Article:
After absorption, a drug undergoes distribution - a dynamic and complex process - since other processes as metabolism and excretion are going on at the same time. Distribution is determined by the principles of transport as for any membrane. The rate of entry of a drug into a tissue is determined by the mass of the tissue and its blood supply. Distribution may be unequal in many tissues because of protein binding, regional variations in pH and characteristic permeability of various membranes. After distribution equilibrium, the concentration in the plasma reflects the concentration in tissues and extracellular fluids and vice versa.
      A. There are basically two water compartments in the body, intracellular and extracellular. The extracellular may be divided into a plasma compartment and interstitial. The values commonly used for these compartments are as follows:
      Extracellular 17% of body weight (12 liters)*Plasma 4% of body weight (3 liters)Interstitial 13% of body weight (9 liters)Intracellularly 41% of body weight (28.5 liters)
      Total body water (58% of body weight) or (40.5 liters) *70 kg man.
      Using certain reference compounds whose distribution is well known, the volume of these various compartments can be determined.
      Plasma 131 I tagged albumin, Evans BlueExtracellular Mannitol, tagged sodium thiocyanateTotal body water Heavy water or triturated water
      B. Vd. The apparent volume of distribution gives a quantitative estimate of the tissue localization of a drug. It is that volume in which a drug seem to be distributed to give the concentration in the plasma at equilibrium and following the administration of a known quantity of the drug. Absorption must be rapid and one assumes there is no elimination. This hypothetical value is calculated from the total dose divided by the plasma concentration at zero time. This concentration is value extrapolated from the linear curve log concentration of plasma against time. This value is compared with the values obtained with the reference compounds. (See Figure #15)
      Vd = Q (mg/kg) = ml/kg of body weight to
      Co (mg/ml)
      Q = total quantity administered
      Co = concentration in plasma at 0 time
      Vd (liters) = total amount of drug in (Gm)
      concentration of drug in plasma (Gm/1)
      Interpretation: The lower the plasma concentration, the greater the distribution. If the Vd is greater than the total body water it is taken up by some tissue.
      FIGURE 14: Distribution and concentration of a drug in the various fluid compartments of the body in relation to its permeability characteristics. The values of water content of the plasma, extracellular and intracellular compartments are only approximate. These figures do not include the inaccessible water in bone, or the water in the cavities of the stomach, intestine, tracheobronchial tree, cerebrospinal fluid or in the anterior chamber of the eye (total 7 to 10 percent).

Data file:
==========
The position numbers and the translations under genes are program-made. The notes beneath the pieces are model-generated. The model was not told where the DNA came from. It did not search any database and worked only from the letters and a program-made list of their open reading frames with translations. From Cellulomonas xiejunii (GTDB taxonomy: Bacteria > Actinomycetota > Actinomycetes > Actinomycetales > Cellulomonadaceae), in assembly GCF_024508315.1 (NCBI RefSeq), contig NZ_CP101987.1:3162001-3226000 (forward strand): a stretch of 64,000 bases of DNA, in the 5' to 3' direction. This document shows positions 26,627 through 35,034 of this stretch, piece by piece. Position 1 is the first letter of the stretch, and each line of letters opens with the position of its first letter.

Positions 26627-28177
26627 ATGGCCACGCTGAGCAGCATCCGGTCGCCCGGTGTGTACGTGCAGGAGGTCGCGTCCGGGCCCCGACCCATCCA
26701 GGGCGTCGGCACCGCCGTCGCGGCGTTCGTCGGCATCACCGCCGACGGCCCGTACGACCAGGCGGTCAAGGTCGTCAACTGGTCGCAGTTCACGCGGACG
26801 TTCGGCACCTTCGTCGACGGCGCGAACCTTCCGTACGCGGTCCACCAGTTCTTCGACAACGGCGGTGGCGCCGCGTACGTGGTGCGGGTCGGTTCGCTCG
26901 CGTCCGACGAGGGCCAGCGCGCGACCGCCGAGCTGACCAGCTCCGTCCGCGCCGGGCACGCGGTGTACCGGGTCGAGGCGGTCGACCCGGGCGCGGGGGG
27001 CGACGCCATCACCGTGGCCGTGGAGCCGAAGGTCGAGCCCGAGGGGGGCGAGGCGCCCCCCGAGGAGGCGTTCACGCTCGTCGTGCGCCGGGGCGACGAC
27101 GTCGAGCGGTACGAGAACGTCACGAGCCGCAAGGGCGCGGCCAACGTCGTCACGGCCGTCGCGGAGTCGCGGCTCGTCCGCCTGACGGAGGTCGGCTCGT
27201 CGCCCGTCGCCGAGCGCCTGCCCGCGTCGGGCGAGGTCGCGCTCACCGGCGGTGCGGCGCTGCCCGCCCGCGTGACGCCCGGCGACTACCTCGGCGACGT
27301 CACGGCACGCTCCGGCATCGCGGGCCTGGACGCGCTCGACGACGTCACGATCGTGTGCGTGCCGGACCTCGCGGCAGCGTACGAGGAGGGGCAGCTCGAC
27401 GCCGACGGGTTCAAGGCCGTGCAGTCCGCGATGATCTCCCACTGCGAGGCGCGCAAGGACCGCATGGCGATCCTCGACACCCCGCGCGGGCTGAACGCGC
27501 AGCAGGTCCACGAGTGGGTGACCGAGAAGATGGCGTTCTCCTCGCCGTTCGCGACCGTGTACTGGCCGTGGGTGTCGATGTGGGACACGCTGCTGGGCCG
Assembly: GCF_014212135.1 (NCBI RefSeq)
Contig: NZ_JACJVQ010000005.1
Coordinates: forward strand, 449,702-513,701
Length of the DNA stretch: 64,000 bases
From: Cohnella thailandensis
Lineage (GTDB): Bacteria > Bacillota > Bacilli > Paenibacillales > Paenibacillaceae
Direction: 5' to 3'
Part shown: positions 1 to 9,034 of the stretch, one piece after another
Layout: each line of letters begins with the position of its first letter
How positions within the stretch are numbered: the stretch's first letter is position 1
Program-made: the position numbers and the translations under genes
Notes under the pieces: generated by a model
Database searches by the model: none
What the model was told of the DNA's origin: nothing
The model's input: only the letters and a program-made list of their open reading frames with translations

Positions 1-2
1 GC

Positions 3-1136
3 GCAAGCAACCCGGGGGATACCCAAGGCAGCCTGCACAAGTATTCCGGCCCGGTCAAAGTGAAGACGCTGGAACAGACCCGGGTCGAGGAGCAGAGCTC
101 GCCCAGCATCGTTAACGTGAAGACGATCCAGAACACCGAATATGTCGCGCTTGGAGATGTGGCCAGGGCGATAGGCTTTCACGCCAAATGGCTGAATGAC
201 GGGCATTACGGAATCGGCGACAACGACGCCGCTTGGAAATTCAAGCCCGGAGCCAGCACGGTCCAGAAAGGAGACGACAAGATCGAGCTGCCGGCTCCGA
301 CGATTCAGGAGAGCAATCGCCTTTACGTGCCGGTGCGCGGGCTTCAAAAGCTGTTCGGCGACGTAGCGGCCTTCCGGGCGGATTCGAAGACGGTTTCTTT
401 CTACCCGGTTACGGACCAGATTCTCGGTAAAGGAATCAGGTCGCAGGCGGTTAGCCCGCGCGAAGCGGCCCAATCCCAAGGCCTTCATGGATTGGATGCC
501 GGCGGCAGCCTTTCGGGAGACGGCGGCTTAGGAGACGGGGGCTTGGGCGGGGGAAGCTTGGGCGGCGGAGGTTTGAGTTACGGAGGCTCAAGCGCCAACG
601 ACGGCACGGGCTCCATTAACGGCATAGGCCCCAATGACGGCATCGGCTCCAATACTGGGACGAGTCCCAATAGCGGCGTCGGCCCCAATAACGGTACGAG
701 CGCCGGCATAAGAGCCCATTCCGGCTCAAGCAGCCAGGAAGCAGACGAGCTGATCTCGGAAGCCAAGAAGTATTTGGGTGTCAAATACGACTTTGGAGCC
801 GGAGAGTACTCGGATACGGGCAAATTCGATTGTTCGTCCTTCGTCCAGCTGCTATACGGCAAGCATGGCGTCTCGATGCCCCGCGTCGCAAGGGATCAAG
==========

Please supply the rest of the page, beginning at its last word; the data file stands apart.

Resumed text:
TABLE 2: Volume of Distribution of Various Drugs and Reference Compounds
       Volume of distribution (ml/kg body weight) Theoretic plasma level after 10 mg/kg dose(ug/ml)Reference compounds 131 Albumin(plasma volume)Mannitol(extracellular volume)3H2O(total body water)DrugsDecamethoniumAntipyrineClonidineMeperineChlorpromazine 40 20060018051512,50020,000100,000 55.019.50.80.050.01
      TABLE: Theoretical Relationship Between Elimination Half-Time and Volume of Distribution in the Human Being
      Table 3:
      Drug Distributed in
      Mechanisms of Urinary Excretion Plasma Water Extracellular Fluid Body Water
      (3,000 ml) (12,000 ml) (41,000 ml)
      Glomerular filtration 16 min 64 min 219 min
      130 ml/min
      Tubular secretion 3 min 13 min 44 min
      * Entries in each column are values of the fastest possible elimination half-time. Elimination half-times have no upper limit; renal clearance may be extremely low (near zero) if a drug is extensively reabsorbed or protein-bound, or has an apparent volume of distribution greater than total body water due to extensive tissue binding.
      Source: Modified from A. Goldstein, L. Aronow and S.M. Kalma, Principles of Drug Action. New York, Hoeber Med. Div., Harper and Row, 1968, P. 197.
      C. Drug Sequestration and Protein Binding
      Drugs in the blood stream partly as free drug and partly as bound drug, depending on the drug. Most drugs are bound to some extent to plasma proteins. Many plasma proteins can bind drugs, however, albumin is the most important. Both acidic and basic drugs bind but acidic drugs are bound more extensively. Since only free drug diffuses into extravascular space, drugs tightly bound have limited distribution. There is a limited number of binding sites on proteins. These sites can become saturated and additional drug will exist as free drug and varying consequences result. Drugs vary in their affinity for proteins. Those having a strong affinity will displace those of a lesser affinity (drug interaction).
      Protein binding generally leads to slower excretion and slow metabolism. There are, however, exceptions. Since the protein bound drug is released as the free drug is cleared from plasma, protein bound drug may act as a reservoir.
      D. Redistribution